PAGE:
The adjustments worked, as Matsuzaka blasted through the Jays with a show of power, saying he felt comfortable with his fastball. More impressive, though, were the walks. There weren’t any. That was significant, even if Matsuzaka would only say that “was not a huge, huge deal for me. I wasn’t pitching to avoid the walk.’’
He might have been helped by a few hitters, the Jays a notoriously free-swinging team. But it wasn’t all Toronto, a team that can send a fastball a long way if a location is missed.
Matsuzaka allowed just one hit over the first five innings, an infield single by John Buck in the third. The sixth inning presented slightly more difficulty, but not by much.
Buck led off the sixth with a double to left, and moved up on a wild pitch. Travis Snider struck out swinging, fooled by yet another fastball. When Fred Lewis followed with a double off the Wall, scoring Buck with the first run for Toronto, it appeared Matsuzaka might be coming undone.
He wasn’t, as he induced a foul to first by Aaron Hill and a swinging strikeout by Adam Lind on a cutter. Matsuzaka’s pitch count stood at 95. He returned for the seventh, needing just 11 pitches to get through. That was it.
The Sox already had scored two in the first when Jason Varitek stood at the plate in the second. He smashed his sixth homer, the ball coming down near the cars in a garage on Lansdowne Street, as he continues to wield an impressive bat. Boston’s fourth run came in the fourth on Varitek’s single and an RBI double by Darnell McDonald.
“Boy, he took a nice swing,’’ Francona said of Varitek’s home run. “He’s done a good job. That’s stating the obvious.’’
The Sox scored two more in the fifth when J.D. Drew hit a bunt single, and Kevin Youkilis and Mike Lowell walked. Drew scored on a wild pitch, and after another walk Bill Hall grounded into an RBI fielder’s choice. And there could have been more earlier, as Lowell grounded into an inning-ending double play in the third with the bases loaded.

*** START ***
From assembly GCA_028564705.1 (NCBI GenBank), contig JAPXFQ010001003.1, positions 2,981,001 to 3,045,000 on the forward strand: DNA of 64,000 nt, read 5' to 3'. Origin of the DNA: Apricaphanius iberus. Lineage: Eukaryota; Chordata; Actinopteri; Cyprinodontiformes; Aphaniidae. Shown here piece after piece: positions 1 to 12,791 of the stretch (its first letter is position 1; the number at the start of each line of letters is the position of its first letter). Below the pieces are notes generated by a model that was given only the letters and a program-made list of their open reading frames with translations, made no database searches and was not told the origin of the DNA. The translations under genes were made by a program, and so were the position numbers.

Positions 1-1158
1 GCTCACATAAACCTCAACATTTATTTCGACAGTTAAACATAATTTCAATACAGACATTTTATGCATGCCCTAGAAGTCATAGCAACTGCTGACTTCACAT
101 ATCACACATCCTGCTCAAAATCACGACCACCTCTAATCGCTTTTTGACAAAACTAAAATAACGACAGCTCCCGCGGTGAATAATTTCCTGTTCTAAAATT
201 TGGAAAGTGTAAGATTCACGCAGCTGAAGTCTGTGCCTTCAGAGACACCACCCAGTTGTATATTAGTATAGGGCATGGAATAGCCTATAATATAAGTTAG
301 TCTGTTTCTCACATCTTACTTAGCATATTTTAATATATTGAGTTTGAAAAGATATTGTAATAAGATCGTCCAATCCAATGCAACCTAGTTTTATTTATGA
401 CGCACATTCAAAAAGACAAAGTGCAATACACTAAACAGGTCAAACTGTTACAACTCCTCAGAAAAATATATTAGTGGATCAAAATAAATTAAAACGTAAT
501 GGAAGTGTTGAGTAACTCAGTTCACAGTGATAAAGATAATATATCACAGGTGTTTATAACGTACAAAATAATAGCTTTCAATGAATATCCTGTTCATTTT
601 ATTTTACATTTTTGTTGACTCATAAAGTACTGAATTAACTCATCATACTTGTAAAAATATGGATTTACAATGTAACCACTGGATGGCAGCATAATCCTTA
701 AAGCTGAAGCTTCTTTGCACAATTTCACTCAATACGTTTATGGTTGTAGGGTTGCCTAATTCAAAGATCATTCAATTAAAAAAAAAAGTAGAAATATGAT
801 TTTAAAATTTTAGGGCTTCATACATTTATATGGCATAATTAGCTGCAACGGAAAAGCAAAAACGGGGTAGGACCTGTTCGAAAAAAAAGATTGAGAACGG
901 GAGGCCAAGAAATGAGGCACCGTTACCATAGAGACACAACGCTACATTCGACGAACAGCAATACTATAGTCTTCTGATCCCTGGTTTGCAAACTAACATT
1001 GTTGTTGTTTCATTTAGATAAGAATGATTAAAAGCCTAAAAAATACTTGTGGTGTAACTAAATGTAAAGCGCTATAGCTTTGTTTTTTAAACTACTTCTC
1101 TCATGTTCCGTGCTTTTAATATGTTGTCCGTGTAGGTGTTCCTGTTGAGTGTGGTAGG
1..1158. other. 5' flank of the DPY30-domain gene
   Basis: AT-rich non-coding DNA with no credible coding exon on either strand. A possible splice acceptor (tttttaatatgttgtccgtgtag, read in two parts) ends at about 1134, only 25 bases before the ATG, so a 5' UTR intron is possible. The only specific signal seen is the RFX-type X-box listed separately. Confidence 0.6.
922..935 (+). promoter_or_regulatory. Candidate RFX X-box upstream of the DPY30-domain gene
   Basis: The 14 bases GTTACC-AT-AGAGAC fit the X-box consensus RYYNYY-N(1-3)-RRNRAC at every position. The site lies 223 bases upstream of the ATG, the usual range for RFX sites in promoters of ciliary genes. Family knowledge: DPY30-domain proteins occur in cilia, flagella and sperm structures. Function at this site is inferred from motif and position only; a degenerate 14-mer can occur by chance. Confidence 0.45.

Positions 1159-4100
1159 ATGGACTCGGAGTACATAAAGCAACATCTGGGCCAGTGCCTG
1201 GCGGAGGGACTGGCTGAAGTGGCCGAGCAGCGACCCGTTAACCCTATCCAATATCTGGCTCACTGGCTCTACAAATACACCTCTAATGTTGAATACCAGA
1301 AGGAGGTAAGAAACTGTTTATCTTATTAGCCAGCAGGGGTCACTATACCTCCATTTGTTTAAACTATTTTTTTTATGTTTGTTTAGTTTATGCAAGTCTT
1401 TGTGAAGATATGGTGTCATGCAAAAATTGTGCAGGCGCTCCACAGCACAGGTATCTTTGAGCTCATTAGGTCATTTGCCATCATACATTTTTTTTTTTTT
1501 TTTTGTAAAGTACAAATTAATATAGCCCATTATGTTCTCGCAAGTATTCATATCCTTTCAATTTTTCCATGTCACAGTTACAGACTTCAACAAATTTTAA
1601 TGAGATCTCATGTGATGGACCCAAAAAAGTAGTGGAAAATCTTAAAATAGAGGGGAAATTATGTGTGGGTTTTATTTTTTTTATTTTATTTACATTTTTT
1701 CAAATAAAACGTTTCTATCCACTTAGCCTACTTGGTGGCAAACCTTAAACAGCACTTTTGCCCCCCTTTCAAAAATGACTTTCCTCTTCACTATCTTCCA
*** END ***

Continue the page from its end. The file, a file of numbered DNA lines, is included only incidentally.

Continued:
“We had some opportunities that we didn’t cash in on,’’ Francona said. “But we were patient, we got in the bullpen. It’s nice to have something to show for it. I wish we would have had more. But we’re swinging at strikes. We do that, it certainly helps.’’
Throwing the way Matsuzaka did also helps. He was as good as he’s been with the Sox, pitching like he hadn’t in nearly two years. There has been a void in the Sox rotation, the pitcher always giving just tantalizing glimpses of what could be. There’s no telling whether Matsuzaka can replicate this performance in his next outing, scheduled to be in New York, or whether he will revert back to what he has been too often.
“It’s not easy to have an outing like this every time, and it’s not easy to maintain this level of pitching,’’ Matsuzaka said. “But I think I went through the offseason training with this sort of pitching as my goal. It was the first time I was able to do that tonight, and I’m glad.’’
So were the Red Sox.